I know I’ve mentioned it before, but you all really do make my day!! This is my second year to watch the buses go by my house, instead of waiting for them to arrive and deliver my Kindergartners to me. I have plenty to do, and I’m thankful for time with my family and friends, but I will probably always miss Kindergarten. I really appreciate teachers who read my blog, and especially when you leave a comment. It means so much to hear form you!! A couple of days ago Cindy asked if I had any activities or ideas to share about the Pledge of Allegiance or the American flag. I’m so happy to share!!
I hope that reciting the pledge is part of your classroom routine. I loved doing the pledge, but I wanted it to mean something to the children. The beginning of the year is very busy, and depending on your group – sometimes it is really a matter of survival for those first few weeks! The first thing I emphasized to my children was to put their right hand on their heart. I mentioned this in another post, but I found it really helpful to cut out a left and right handprint. I put a flag sticker on the right hand, then I taped both handprints on the wall by our flag. Now when the children looked up at the flag they could hold up both hands and figure out that the one that matched the handprint with the flag was the one they would put over their heart.
I found this book about the flag in my files.
I often took the flag out of the holder and brought it to circle time so we could study it. I liked to ask the children what they noticed about it, and encourage them to use some math skills. I had this handout in my collection, but I only used it to remind me to talk about patterns, counting, and shapes with the flag. Sometimes we made our own chart telling what we noticed about the flag.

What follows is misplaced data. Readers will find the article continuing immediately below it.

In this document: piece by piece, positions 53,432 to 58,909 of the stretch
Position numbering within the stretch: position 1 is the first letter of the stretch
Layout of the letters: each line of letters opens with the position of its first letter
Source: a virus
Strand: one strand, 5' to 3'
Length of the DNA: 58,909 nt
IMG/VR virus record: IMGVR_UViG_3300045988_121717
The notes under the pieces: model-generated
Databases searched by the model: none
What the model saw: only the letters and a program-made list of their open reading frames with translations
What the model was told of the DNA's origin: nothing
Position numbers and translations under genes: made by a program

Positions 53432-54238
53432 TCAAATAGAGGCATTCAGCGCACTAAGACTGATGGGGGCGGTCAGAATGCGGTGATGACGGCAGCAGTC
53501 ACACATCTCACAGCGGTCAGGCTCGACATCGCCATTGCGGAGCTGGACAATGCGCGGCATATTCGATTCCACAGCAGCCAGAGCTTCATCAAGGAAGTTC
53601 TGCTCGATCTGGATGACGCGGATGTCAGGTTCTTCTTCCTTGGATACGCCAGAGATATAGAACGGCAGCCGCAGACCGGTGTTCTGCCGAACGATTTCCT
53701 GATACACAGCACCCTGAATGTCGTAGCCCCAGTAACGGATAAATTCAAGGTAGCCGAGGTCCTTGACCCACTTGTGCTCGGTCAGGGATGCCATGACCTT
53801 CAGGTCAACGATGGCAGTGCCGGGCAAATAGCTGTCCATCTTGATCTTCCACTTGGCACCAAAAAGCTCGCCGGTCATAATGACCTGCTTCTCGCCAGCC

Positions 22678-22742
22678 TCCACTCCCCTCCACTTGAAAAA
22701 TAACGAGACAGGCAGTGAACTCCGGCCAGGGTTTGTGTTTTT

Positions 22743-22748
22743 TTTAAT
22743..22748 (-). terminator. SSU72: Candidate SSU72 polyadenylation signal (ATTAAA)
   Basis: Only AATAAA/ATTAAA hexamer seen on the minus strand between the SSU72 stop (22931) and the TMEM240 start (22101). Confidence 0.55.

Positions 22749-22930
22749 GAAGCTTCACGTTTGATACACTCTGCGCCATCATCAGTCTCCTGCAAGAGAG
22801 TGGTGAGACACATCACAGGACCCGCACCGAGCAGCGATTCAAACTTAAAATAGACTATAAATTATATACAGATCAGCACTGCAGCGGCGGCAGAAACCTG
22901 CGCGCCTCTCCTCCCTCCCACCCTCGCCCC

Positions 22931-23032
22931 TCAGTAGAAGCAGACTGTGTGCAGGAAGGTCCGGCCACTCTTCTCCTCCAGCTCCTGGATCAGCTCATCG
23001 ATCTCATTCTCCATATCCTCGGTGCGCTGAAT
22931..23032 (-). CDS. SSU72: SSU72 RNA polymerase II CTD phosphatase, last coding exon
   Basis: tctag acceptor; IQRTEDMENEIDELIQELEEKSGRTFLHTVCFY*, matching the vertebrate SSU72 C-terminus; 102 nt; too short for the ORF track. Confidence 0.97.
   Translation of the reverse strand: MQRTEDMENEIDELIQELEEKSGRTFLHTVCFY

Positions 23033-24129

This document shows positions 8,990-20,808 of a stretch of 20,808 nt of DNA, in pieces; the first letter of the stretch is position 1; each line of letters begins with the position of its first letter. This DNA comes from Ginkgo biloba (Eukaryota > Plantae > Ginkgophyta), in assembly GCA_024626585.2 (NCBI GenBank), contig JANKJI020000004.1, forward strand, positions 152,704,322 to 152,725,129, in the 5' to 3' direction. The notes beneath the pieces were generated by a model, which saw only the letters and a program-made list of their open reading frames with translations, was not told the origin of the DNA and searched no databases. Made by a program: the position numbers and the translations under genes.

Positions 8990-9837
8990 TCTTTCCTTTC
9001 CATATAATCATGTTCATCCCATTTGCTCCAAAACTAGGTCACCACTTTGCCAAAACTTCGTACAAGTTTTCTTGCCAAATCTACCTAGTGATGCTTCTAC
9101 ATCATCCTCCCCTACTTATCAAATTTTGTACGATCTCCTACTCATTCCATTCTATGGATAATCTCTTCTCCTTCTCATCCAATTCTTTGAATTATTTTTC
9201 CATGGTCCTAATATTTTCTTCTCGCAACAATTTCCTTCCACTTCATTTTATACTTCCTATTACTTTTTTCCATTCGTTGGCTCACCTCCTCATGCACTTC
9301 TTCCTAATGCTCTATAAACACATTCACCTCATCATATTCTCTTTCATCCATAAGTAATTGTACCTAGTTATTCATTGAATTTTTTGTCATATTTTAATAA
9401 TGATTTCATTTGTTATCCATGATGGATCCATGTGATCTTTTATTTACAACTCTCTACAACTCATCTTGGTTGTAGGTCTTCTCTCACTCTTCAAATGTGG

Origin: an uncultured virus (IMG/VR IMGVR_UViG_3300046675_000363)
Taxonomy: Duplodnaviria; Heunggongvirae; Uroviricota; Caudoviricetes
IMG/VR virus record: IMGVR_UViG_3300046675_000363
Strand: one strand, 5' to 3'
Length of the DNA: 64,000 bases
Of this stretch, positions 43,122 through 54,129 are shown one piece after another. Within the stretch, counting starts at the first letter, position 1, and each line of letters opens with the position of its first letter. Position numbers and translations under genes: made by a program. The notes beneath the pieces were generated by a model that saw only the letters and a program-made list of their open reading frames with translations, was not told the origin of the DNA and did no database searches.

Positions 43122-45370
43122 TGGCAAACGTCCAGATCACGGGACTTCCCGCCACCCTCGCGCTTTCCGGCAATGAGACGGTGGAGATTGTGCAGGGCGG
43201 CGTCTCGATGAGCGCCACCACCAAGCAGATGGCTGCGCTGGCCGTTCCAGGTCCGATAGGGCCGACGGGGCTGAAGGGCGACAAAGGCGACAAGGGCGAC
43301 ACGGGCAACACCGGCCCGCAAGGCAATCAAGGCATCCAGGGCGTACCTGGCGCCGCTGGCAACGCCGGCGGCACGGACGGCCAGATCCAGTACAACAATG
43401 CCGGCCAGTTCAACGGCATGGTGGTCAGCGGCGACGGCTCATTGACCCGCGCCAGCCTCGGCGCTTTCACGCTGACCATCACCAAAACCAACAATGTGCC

Sometimes we colored individual flags and I taped them to pencils for a flag pole.
This book has great information, I didn’t always read it word for word because it is a little long.
I used to have a reproducible small book retelling the Pledge of Allegiance, but I guess I didn’t save a copy. I think it was from Frank Schaffer but I didn’t find it in my search. There is a nice little booklet on this website: www.hubbardscupboard.org, under the social studies section.
Since I couldn’t find my little book, I made another. I enlarged a copy on the copy machine and read it to the whole group, taking time to talk about what the words really mean.
You could copy the clipart and put the words into a pocket chart too.
This is a half page book to be stapled on the left side. You could put 2 of each page on one page, then after copying and collating you would just have to staple the books. Or you might not choose to send it home, but just to read it to your class to help them understand those mysterious strange words.
Here is another chart I found to help explain the meaning of the pledge to children.
So Cindy, I hope this gives you a few ideas that you could use. Please everyone, feel free to ask – if I don’t have an idea or activity, someone else might!